Small Business Holiday Marketing
While it is July and customers are on summer holidays, it is now time for you to think about your small business holiday marketing. We are not just talking about Thanksgiving, Christmas, and Hanukkah, but Halloween as well. It is becoming more and more important for retailers and restaurants.
Timing matters when it comes to holiday promotions. While there is no way of knowing when your customers will act on your promotions, one thing is certain: they will look for the promotions either to save money on goods or services or make their shopping needs easier.
Timing is key in holiday promotions. Release promotions too early and you potentially will sell less. The same goes for if your promotions come too late. Promotions need to be tailored the channel. Traditional print campaigns in magazines and some newspapers need to be scheduled months in advance while social media campaigns are more nimble affording some breathing room.
Knowing your customers and their shopping habits are essential. Use your sales data from last year as well as years before to see if you can spot a trend. Monitor social networking platforms to listen to what people are talking about.
The National Retail Federation’s study on consumers holiday buying habits reports that approximately 40 percent of holiday gift-givers will begin shopping before Halloween then another 40 percent will wait until November. The rest are last minute shoppers waiting until December to make purchases.
Ideally, holiday marketing promotion planning should start during the summer as in right now. That said, most business owners have lots of balls in the air and often the marketing ball gets pushed down the list.
Let’s get thinking about what you can do to jump-start your holiday promotions now that you know a high percentage of consumers start buying in October into November.
Decision-making is not purely rational, especially around the holidays. Consumers are likely to make decisions emotionally before justifying them rationally. Your holiday marketing should focus on the emotional. Focus on the feelings of the season: good will, giving back and gratitude.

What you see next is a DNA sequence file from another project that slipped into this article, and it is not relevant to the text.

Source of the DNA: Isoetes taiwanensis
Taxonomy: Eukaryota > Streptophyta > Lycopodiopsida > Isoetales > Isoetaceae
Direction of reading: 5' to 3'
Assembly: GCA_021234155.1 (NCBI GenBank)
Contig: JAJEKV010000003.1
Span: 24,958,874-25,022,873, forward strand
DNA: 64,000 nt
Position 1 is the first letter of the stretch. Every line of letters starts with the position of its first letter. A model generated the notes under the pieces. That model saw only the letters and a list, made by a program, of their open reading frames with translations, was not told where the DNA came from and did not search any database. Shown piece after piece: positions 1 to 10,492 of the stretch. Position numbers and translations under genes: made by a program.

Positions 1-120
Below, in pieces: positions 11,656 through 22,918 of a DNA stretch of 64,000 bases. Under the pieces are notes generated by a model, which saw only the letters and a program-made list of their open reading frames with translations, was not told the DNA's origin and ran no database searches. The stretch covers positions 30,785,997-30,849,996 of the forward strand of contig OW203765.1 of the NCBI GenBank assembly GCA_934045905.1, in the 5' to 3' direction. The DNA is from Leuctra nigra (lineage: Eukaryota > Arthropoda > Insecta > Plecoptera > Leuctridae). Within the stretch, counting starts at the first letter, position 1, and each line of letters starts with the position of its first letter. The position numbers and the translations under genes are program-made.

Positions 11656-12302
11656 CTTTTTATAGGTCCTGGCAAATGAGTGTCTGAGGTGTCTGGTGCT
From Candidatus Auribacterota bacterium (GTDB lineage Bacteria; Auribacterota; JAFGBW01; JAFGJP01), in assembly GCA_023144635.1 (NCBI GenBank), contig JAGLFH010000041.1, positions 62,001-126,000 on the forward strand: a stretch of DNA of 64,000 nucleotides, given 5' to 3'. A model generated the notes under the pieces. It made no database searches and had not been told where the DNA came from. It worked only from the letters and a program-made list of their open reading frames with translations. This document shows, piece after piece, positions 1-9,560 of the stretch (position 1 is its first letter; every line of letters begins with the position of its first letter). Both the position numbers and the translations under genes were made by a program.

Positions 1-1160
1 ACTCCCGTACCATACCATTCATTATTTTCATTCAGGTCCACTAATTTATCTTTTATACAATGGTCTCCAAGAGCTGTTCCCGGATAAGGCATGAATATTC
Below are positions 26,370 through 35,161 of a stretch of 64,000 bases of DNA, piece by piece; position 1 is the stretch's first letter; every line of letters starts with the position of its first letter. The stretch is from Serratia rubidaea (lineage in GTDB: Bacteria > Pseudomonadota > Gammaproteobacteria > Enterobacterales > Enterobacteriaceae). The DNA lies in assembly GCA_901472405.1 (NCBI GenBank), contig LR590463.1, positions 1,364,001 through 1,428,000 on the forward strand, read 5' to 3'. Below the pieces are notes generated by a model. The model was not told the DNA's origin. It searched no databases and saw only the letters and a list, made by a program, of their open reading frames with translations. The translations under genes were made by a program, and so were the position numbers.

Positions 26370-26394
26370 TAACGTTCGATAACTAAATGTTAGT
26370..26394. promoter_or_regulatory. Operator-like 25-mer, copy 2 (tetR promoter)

Start with the following for your holiday marketing:
▪ Review your promotional goods such as fliers, emails, coupons, to decide if you can repurpose them with some refreshment.
▪ Create a promotions calendar. Using sales and other data, determine when your customers are buying during the holidays. Put a list together of the upcoming holidays. And remember that impulse buys, which are often cheaper goods, tend to happen early in the holiday buying cycle while more expensive goods buy happen later.
▪ Ensure your website is ready. It is time to test your website’s bandwidth to see if it can handle a spike in visits.
▪ Use social media. If you have a presence on social networking platforms, this is a good time to share with your followers your special deals and to interact with them.
▪ Check your inventory. Ensure you have in stock what you are selling. That seems like a no-brainer, but it’s important to ensure you have the products available.
▪ Staff up. This is the time you should think about adding staff. Being able to provide outstanding customer service during a busy time will benefit your business. It may be the difference between having a one-time customer and having a return customer.
Focus your holiday business promotion on your customers’ emotions.
The holidays can be an opportunity to develop an emotional bond with your customers. Build that bond by not only fulfilling a need for your customer but also filling them with good feelings. Do that by listening to your customers’ needs, understanding their buying habits and providing them with personalized service. Cultivate that bond not just during the holiday season, but throughout the year.
This approach will position your business for maximum holiday success.
Are you ready? I am here to assist you. Contact me now.